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I used to be incredibly volatile.

As a teenager I would have random outbursts. I oscillated between unbearable sadness and uncontrollable rage. I went from being on the verge of tears to searing hot flashes of anger in a heartbeat. I was a tsunami of destruction, lashing out at everyone, leaving nothing but pain in my wake. I hated seeing the way people around me suffered, but I didn’t know how to stop. The turmoil inside of me needed to find a way out – and the judgement and criticism I fired at them was nothing compared to the hostility I felt toward myself.

Growing up I was argumentative, but I was also articulate. “Because I said so,” was never enough to satisfy my enquiring mind and I would launch into hour long tirades about the injustice of not being allowed to sleepover at a friends house or go to a party.

I signed myself up for debating in year seven and loved coming up with counter arguments to highlight the flaws in the oppositions case.

When I was twelve, I didn’t agree with a new development project being built on native bushland in the suburb next door so I gathered a group of my closest friends and made a documentary about the danger to local wildlife. Construction went ahead (shocking) and months later when we went for a family lunch at the site, I made a scene and refused to get out of the car.

I never shied away from confrontation and I was always the first to speak my mind when something didn’t sit well with me.

And then suddenly I discovered it wasn’t okay for me to be angry or argumentative anymore. My outbursts were met with condescension; Don’t be such a drama queen or derision, What are you PMS-ing or something? I learnt that anger was unfeminine, and being loveable usually meant being agreeable.

As a society we are uncomfortable with anger in women, quick to label them “hormonal” or “crazy” and we are afraid of anger in our men. Generally speaking, men’s anger manifests outward as violence and mass destruction. Women on the other hand, turn their fury inward where it becomes self hatred, self criticism, self harm. We suppress our anger and bury our frustration beneath layers of decorum, in an attempt to be peaceful, calm, together, poised. We internalise our fury, either waiting to deal with it when we’re alone or never dealing with it at all.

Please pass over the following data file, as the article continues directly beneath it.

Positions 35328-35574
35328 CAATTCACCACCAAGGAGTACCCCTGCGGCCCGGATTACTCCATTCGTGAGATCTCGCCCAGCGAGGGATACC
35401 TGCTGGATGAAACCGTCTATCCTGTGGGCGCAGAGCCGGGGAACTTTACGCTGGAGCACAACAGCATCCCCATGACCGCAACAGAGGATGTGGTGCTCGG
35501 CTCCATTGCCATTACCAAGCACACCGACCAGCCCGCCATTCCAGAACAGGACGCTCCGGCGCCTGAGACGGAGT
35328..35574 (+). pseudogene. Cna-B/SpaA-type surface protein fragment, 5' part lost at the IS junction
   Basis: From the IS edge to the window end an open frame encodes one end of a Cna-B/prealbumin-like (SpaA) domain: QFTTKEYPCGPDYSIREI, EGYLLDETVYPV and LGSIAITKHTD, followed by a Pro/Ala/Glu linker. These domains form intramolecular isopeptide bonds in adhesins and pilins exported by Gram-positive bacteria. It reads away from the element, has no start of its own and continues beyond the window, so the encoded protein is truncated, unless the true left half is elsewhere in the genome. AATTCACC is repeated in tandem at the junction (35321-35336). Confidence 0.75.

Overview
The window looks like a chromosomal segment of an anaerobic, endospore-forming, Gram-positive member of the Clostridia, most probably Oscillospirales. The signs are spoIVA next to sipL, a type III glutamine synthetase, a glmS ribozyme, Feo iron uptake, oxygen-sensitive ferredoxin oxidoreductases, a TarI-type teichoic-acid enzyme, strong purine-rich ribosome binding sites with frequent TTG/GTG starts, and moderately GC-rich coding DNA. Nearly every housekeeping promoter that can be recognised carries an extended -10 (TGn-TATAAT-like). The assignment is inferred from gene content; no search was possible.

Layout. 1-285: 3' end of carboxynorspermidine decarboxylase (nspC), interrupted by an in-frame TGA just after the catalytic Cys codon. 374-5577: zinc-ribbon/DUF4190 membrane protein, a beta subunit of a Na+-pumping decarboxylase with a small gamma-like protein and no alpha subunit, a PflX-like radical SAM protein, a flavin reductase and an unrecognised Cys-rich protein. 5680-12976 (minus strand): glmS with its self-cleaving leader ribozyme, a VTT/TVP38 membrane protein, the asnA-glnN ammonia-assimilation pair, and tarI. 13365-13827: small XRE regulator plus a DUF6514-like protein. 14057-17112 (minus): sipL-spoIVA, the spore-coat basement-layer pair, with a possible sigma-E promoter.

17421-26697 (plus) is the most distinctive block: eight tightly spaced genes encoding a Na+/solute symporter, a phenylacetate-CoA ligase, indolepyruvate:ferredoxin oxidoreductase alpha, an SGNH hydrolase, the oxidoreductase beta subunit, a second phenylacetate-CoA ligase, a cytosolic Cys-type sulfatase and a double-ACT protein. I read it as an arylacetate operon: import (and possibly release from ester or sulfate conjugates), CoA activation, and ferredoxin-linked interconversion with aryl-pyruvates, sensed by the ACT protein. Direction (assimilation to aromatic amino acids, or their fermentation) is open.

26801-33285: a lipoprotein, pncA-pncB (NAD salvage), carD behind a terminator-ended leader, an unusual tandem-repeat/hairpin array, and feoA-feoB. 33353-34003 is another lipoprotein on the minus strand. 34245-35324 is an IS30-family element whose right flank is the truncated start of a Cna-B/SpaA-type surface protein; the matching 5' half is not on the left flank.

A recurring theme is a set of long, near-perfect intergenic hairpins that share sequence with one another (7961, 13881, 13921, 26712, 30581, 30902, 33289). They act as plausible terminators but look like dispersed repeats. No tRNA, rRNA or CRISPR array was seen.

And yet anger is the siren call of injustice, alerting us to the places in our lives and in our world that need to change. The fiery anger of a woman is one of the most powerful forces on the planet. The fierce exasperation of a woman scorned, a mother threatened, a goddess wronged, is what sparks revolutions and ignites fires of transformation.

“She is not a nag, she is an oracle.”

Raja Khan

When I started on this journey of personal growth, I thought that meant renouncing anger all together. I went from having random outbursts to keeping everything to myself, breathing through the knots in my stomach and saving passionate rants for my journal. Fast forward a few years and I have come to realise that keeping everything bottled up is just as dangerous as lashing out, and anger – when used correctly – can be an incredible power source.

The rage we feel stems from our inability to accept things the way they are. And that’s a beautiful thing, because it means we are acutely aware of what needs to change. The challenge is re-directing the anger from ourselves – where it manifests as self-destruction – and using it to destroy the systems and structures that no longer serve the world. We need to give ourselves permission to feel angry, upset, frustrated. From these emotions stems radical acts of bravery, kindness and unconditional love. 

We need to harness our anger and use it to change the world.

What makes you so angry you could scream? Below the petty surface drama of your boyfriend’s sloppiness or your bosses inadequacy, what are you really mad about? Misogyny? Inequality? Apathy? Dishonesty?

Stop apologising for your outbursts, as though you have no right to feel enraged. Dig deep into the knots in your stomach and unravel them with an oration of truth. Rant if you must, destroy what no longer serves the world and then in the wake of your destruction, rebuild with honest intentions.

Little fierce hearts get called stubborn, argumentative, loud, obnoxious and out of control. They smash through boundaries and continuously answer back. Little fierce hearts are changing the world, they need to question everything, including your authority…They are the force of raging flames and it is our job to direct those flames without extinguishing the fire.”

Constance Hall

When your daughter yells, let her. Don’t tell her to quiet down or worse still, laugh at her attempt to dispel the fire raging within her – because I promise you she will turn it on herself. When your son screams, give him the wide open space to express his disgust at the state of the world. Their anger is a gift. Teach them to wield it skilfully, direct it accurately and stoke it regularly, and that fire will save the world.

All my love,

Jae x